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Secrets Kept From Juries In Personal Injury Cases (Civil Cases)
Many are more than a little surprised to learn about
certain facts and procedures that occur in our legal system which are very common in personal injury claims. One surprising fact is how much information is hidden from the jury. Specifically information that is kept from juries in personal injury cases which include car accident cases, wrongful death, medical malpractice etc.

For example, the attorneys and judge are prohibited from even mentioning whether a party has insurance, and if they do, a mistrial will typically occur. The jury will never be told if the defendant has INSURANCE and if so, how much.

It is important to note that if a case is filed in court, or if it goes to trial, the defendant will almost always have INSURANCE. The plaintiff and their lawyer will not devote hundreds of hours to work up and pursue a claim unless there is a guaranteed source of recovery (i.e., an insurance policy to pay a verdict). Jurors hearing a civil case can rest assured the defendant will have the means to pay any verdict that is handed down.

The defendant's insurance company hires the lawyer, decides when to settle, and basically makes all of the decisions when a case is in litigation. Most of the time the defendant has very little says about how the case is defended or if a settlement should occur. The decision about whether to settle, by how much, etc. are always made by the INSURANCE CARRIER.

Filing a lawsuit does not mean your case will be heard by a jury. Most personal injury attorneys would rather have a JUDGE decide the case instead of a jury. This is because too many jurors are highly SUSPICIOUS and SKEPTICAL of injured plaintiffs, and often refuse to give money for legitimate injuries based on a variety of reasons. To have a case resolved by a jury, one must file a specific document with the court and pay a $250 JURY FEE. If the plaintiff or defendant fails to file a JURY DEMAND, then the judge will hear and decide the case (unless the case settles before the trial date).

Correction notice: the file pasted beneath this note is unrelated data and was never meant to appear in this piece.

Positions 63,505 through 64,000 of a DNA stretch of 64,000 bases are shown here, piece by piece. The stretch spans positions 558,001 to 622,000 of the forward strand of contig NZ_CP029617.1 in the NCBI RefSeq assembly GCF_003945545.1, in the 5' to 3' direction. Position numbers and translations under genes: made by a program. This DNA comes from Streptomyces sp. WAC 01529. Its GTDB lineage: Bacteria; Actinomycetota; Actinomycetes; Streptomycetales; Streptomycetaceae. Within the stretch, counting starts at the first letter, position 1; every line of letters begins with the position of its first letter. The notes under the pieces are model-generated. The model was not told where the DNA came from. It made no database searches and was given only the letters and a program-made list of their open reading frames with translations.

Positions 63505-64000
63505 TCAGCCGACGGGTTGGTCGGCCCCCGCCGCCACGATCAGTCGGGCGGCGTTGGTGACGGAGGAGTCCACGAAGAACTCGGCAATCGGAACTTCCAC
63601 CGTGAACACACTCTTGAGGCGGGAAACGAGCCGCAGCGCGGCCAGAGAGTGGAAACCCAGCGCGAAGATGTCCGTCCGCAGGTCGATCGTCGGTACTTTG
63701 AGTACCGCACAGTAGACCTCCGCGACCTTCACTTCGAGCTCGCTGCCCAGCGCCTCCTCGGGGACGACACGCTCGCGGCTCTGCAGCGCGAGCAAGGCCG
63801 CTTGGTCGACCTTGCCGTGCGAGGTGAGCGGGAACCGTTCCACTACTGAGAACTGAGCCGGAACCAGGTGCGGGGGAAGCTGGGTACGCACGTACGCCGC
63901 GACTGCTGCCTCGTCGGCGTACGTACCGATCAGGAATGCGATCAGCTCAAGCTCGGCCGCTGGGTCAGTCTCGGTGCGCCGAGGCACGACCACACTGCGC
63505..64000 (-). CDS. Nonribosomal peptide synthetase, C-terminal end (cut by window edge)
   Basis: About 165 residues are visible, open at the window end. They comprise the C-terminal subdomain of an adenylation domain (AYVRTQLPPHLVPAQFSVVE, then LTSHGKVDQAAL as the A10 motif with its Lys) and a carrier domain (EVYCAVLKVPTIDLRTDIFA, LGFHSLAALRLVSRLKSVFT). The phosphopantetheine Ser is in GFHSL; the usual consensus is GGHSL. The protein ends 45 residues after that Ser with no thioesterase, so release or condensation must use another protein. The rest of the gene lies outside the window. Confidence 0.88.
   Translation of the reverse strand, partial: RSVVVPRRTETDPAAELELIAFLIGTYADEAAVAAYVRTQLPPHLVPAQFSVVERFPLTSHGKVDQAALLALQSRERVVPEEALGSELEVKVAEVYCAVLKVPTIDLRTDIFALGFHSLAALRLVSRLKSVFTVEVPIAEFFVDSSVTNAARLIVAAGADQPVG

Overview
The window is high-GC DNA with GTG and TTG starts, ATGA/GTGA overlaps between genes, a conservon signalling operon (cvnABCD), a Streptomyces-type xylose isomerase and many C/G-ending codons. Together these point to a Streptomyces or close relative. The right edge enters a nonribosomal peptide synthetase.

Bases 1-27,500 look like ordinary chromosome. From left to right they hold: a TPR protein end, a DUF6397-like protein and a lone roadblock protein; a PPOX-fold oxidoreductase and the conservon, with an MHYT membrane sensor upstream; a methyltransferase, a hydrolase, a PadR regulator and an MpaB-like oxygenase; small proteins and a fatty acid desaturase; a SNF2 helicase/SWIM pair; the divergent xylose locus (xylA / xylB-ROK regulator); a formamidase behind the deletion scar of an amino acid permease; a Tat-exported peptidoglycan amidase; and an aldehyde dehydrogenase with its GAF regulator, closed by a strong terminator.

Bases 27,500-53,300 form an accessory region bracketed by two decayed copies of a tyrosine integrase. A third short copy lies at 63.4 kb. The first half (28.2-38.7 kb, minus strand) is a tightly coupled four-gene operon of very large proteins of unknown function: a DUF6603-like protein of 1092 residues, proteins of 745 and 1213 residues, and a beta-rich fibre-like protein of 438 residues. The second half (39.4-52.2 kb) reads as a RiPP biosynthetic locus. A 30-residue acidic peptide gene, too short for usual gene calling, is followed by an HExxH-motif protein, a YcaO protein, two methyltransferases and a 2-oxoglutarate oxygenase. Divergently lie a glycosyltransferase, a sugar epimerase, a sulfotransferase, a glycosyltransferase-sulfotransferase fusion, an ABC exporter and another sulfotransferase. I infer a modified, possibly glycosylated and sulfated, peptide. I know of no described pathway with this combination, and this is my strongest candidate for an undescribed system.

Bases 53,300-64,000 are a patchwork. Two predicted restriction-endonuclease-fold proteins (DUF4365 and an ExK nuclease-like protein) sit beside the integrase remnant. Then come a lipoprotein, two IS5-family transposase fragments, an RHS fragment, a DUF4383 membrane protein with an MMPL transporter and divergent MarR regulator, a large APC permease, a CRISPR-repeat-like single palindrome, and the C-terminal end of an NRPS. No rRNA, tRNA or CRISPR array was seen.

In more than 90-95% of personal injury lawsuits, it is the defendant's INSURANCE COMPANY that has requested a jury! Why is this true? Because juries will typically award less money (and sometimes no money) in personal injury cases than the judge will award.
Insurance companies are fully aware of the statistics that show a jury will typically award much LESS MONEY to an injured plaintiff than an experienced judge, especially in certain types of claims, like medical malpractice, soft tissue injuries, and other cases which may be difficult to prove.

**In most MEDICAL MALPRACTICE lawsuits (at least 90-95% of cases), it is the doctor's defense attorney that files the Jury Demand and pays the required jury fee of $250! Yep, doctors complain of "runaway jury awards," yet the DOCTORS' ATTORNEYS routinely ask that the cases against them be heard by a jury!

**Most plaintiff's attorneys will try to resolve smaller injury claims (less than $50,000) through settlement negotiations or by court-ordered arbitration. A program known as MANDATORY ARBITRATION allows the court to appoint a retired judge or experienced attorney (someone who is approved by the court) to decide the case in an expedient and cost effective manner, as an alternative to going to trial in court.

**You can APPEAL an ARBITRATION AWARD by requesting that the case be tried in court. However, if the party who appeals the award fails to do better at trial, that party will have to pay the non-appealing party's attorney fees and costs.

**In more than 90-95% of personal injury claims that go to arbitration and are appealed, it is the DEFENDANT or the defendant's INSURANCE COMPANY who appeal the award! Most plaintiff attorneys will rarely appeal an arbitration award because it creates a significant risk that the individual client may have to pay for the defendant's insurance defense costs.

If an arbitration award is appealed and goes to trial, the jury will never be told that the case was first resolved by arbitration. And the jury will never be told the amount of the arbitrator's award.

The jury will be left with the impression that the plaintiff and his/her attorney has forced them to come to court to decide a small case that should have been SETTLED . Often times the jury will resent a plaintiff in a small case, believing that the plaintiff is "litigious" or trying to "hit the jackpot" and then award the plaintiff a very small percentage of what would be considered a fair verdict (or sometimes nothing at all as payback for filing a lawsuit in such a small case).

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